Is Crusader The Beginning, Or End, Of Reform?
By George C. Wilson
National Journal May 11, 2002
[Reprinted with permission of author]
The Bush administration, as it approaches 18 months in office, is finally questioning whether it is ordering more weapons than the nation can afford. Evidence that President Bush may be turning away from his current, Cold War-style spending spree--something he promised during his election campaign to avoid--is in hand. The first piece of evidence is an internal Pentagon memorandum, obtained by National Journal, that outlines the projected total costs of all major weapons purchases over the next five years and beyond. The second clue comes in Defense Secretary Donald Rumsfeld's announcement that he intends to cancel the Army's Crusader artillery weapon, a heavy gun that was originally designed to take on the Soviets on the plains of Central Europe.
Deputy Defense Secretary Paul Wolfowitz wrote the April 29 memo on weapons costs to the service secretaries and the Joint Chiefs "to facilitate analysis and discussion" as the Pentagon's top leaders begin drafting the important, and top-secret, Defense Program Guidance. The DPG sets out the parameters of the Pentagon's budget for future years.
In the memo, and the six pages of accompanying tables, Wolfowitz presents total projected costs—including research, development, test and evaluation, and actual purchase—for all the big-ticket weapons slated for 2003 through 2007, and then an estimate of what it would cost to complete the purchases of those weapons in the years beyond 2007. Remember, the Pentagon's procurement chief has said recently that everything is on the table when it comes to deciding where to cut.
For the next five years alone, the projected major weapons purchases total just under $250 billion. Completing those buying programs—to reach the full numbers of planes, ships, and tanks the services want—would push the price tag up to almost $600 billion in the years beyond 2007. That's without counting the cost of actually deploying Bush's missile defense system, rather than just continuing to research and develop it. And Wolfowitz's rundown also leaves out hundreds of purchases of smaller but still-expensive weapons. That is why defense experts estimate that the buying binge that Bush is now embarked on will end up costing about $1 trillion if plans aren't changed.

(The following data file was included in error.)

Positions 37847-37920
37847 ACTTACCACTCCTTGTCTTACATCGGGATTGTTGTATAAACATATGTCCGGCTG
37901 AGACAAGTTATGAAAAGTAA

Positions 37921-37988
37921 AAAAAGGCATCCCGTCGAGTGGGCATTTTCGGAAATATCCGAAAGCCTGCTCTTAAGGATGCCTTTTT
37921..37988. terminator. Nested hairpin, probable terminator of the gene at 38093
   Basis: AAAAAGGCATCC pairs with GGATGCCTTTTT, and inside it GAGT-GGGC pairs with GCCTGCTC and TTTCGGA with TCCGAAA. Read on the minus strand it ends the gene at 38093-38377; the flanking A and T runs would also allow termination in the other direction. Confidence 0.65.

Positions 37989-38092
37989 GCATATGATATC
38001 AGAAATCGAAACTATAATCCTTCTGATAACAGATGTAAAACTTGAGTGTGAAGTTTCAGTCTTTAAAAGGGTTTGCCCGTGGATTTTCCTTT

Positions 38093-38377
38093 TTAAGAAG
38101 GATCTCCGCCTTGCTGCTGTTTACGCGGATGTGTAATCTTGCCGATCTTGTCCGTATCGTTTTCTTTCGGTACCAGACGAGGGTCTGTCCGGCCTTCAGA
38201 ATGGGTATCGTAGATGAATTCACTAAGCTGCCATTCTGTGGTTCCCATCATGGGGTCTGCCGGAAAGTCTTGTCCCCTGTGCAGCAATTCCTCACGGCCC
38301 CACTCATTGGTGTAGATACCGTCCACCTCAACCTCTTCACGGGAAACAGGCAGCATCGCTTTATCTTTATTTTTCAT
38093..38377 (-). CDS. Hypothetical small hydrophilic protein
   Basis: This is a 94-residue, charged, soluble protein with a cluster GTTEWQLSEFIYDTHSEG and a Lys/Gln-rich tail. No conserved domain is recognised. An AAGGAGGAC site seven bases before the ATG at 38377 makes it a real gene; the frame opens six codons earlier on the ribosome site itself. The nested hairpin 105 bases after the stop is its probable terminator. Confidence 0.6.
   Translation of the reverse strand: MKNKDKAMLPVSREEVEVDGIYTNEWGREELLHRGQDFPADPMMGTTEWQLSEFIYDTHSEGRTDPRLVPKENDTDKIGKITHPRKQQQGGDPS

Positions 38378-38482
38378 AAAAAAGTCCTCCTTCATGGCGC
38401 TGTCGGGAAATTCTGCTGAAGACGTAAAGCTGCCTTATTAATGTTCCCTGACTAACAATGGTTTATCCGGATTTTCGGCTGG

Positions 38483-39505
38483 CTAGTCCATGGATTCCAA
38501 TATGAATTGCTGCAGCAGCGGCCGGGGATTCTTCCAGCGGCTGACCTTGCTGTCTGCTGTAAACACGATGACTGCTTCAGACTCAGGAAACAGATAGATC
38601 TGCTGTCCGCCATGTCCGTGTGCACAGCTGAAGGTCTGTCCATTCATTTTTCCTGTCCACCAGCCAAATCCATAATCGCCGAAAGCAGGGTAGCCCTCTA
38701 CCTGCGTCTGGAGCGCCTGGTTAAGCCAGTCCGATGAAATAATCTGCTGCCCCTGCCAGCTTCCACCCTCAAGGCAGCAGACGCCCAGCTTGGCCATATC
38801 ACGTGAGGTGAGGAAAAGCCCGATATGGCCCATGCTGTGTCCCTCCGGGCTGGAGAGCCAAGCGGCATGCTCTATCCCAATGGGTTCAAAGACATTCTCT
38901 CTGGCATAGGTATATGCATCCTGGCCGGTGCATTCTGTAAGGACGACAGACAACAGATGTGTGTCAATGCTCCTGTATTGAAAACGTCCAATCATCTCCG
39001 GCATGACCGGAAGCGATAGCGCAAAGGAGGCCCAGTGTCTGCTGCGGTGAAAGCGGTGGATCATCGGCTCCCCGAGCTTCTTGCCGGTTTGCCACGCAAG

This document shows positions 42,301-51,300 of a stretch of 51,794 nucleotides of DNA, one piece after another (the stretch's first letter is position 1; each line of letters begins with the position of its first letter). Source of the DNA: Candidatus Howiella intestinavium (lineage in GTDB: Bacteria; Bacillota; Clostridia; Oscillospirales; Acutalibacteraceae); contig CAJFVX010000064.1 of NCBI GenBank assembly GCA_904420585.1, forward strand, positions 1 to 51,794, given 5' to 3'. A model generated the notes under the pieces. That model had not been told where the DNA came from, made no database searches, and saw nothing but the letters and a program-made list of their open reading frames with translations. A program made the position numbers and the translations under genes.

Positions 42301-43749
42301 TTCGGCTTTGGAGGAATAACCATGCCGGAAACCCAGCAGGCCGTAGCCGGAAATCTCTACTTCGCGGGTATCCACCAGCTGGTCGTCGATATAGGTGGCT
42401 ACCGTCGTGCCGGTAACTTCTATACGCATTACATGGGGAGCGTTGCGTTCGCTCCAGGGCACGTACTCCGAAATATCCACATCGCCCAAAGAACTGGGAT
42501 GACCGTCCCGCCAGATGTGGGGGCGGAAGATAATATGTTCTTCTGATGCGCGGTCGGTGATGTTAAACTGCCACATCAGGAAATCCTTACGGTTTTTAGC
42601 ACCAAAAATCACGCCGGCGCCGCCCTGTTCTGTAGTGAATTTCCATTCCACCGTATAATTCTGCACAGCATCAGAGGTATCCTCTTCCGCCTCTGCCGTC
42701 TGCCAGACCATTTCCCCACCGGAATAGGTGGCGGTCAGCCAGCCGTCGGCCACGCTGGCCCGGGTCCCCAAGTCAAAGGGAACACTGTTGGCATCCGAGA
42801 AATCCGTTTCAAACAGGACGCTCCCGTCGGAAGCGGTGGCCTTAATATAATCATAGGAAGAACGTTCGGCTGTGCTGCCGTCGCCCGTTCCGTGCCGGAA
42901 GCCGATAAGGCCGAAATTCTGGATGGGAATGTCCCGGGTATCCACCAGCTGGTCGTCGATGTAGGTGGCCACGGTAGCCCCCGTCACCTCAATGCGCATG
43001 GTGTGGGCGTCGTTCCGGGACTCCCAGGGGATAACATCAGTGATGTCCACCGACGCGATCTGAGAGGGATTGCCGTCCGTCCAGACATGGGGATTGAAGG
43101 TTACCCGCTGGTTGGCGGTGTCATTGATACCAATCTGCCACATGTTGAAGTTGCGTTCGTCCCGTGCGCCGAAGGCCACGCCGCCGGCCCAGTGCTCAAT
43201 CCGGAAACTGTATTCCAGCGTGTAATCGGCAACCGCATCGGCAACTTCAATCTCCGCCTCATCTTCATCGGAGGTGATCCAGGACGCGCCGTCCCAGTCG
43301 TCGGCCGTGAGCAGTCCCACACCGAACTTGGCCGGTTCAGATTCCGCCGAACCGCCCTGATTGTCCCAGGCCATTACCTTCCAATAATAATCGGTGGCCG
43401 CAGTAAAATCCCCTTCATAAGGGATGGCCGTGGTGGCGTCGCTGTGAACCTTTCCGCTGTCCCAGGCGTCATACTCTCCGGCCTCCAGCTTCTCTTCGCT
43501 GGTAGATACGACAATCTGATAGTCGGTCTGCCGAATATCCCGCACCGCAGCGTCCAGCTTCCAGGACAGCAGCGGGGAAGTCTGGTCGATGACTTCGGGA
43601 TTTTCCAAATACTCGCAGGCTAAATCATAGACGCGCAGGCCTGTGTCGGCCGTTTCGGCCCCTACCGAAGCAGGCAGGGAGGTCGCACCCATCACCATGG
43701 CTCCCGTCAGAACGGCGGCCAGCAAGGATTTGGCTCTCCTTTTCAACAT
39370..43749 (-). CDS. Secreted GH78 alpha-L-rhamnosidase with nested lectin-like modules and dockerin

On top of climbing hardware costs, bills are piling up in the Pentagon's in-basket for homeland defense, fighting the war in Afghanistan, repairing weapons already in the field, training and feeding an active-duty force of 1.4 million men and women, and covering the soaring medical costs for military retirees.
All of this forms the backdrop, and probably much of the inspiration, for Rumsfeld to finally get over his stage fright and actually play the role of Rummy the Knife. His first act opened on May 7, when he announced his intention to kill the Crusader artillery system. Congress, the military-industrial complex, and the Army immediately went to battle stations to save Crusader. This instant mobilization illustrated how difficult it will be for Bush and Rumsfeld to kill that program—or any of the other big weapons on the Wolfowitz list.
Although the Pentagon issues quarterly "selected acquisition reports" showing how weapons costs have gone up or down, Wolfowitz's memo and tables look into the future in unusual detail. His summary is the closest thing to an official acknowledgment that the administration has no idea what the Bush national defense will cost.